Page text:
I just put a Schwinn rear seat on my bike and plan on buying a double kickstand to help keep the bike from tipping sideways. My problem now is that the bike wants I tip backward if I don’t hold the front down. I have the seat installed as far forward as possible. Anyone have this problem and discover a solution?

  29. nathan says:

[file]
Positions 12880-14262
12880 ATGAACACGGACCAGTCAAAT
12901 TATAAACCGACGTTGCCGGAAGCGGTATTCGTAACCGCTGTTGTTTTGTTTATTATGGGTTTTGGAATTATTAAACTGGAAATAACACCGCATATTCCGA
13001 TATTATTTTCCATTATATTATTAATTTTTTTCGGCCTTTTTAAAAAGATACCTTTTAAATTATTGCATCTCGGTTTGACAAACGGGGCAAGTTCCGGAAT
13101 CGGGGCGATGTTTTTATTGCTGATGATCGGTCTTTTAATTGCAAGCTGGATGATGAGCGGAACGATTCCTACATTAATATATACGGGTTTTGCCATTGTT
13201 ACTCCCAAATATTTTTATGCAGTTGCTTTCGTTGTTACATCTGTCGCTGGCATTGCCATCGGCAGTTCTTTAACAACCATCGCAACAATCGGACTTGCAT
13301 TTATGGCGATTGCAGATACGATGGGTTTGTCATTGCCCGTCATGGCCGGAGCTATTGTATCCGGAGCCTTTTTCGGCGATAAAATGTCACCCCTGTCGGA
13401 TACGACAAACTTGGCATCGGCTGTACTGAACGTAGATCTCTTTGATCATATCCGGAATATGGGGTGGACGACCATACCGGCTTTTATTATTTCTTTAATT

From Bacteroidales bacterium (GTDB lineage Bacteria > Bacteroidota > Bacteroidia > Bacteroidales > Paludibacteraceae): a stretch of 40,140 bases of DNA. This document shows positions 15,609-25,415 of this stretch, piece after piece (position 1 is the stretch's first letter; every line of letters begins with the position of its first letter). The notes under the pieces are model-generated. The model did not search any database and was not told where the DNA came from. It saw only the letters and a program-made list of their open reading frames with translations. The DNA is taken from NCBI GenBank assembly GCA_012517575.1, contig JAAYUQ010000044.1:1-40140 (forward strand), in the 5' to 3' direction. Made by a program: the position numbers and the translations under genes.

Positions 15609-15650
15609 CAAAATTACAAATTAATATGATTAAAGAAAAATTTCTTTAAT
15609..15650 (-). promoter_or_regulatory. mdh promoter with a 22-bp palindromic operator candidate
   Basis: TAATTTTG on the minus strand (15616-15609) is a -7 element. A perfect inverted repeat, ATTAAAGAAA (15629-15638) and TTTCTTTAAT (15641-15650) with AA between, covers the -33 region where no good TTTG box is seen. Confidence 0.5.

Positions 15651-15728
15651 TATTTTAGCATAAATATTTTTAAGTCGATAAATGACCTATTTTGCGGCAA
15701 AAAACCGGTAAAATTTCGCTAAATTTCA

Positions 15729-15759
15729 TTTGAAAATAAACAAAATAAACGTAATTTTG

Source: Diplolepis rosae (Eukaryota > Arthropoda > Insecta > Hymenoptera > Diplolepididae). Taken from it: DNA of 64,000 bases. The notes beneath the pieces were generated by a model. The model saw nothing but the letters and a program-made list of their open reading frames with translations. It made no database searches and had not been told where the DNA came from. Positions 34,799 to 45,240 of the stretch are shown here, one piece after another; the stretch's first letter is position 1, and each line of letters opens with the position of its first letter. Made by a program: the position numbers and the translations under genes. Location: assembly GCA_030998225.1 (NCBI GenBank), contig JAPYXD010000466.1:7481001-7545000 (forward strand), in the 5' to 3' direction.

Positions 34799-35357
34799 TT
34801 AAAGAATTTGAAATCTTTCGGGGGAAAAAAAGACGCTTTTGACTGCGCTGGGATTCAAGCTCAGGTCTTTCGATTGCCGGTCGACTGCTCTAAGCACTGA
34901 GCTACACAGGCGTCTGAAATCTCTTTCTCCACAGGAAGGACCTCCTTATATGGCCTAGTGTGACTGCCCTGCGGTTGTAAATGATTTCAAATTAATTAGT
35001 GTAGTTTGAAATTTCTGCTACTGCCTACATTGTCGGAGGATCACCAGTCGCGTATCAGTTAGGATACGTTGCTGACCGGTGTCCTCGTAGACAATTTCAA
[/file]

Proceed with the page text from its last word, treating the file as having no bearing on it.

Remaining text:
Do you mean that the weight at the back is enough to lift the front wheel off the ground? (like if you are stopped at a light, if you don’t push down on the handlebars the bike will tip back). I don’t think we’ve had this problem, though our bikes do tip backwards (propped up on the double kickstand) once we have loaded a kid, and then after that, I am sitting on the seat, so I might not notice a backwards tip. Is this such a severe tip that the bike is difficult to control or is it more of a problem with loading/unloading?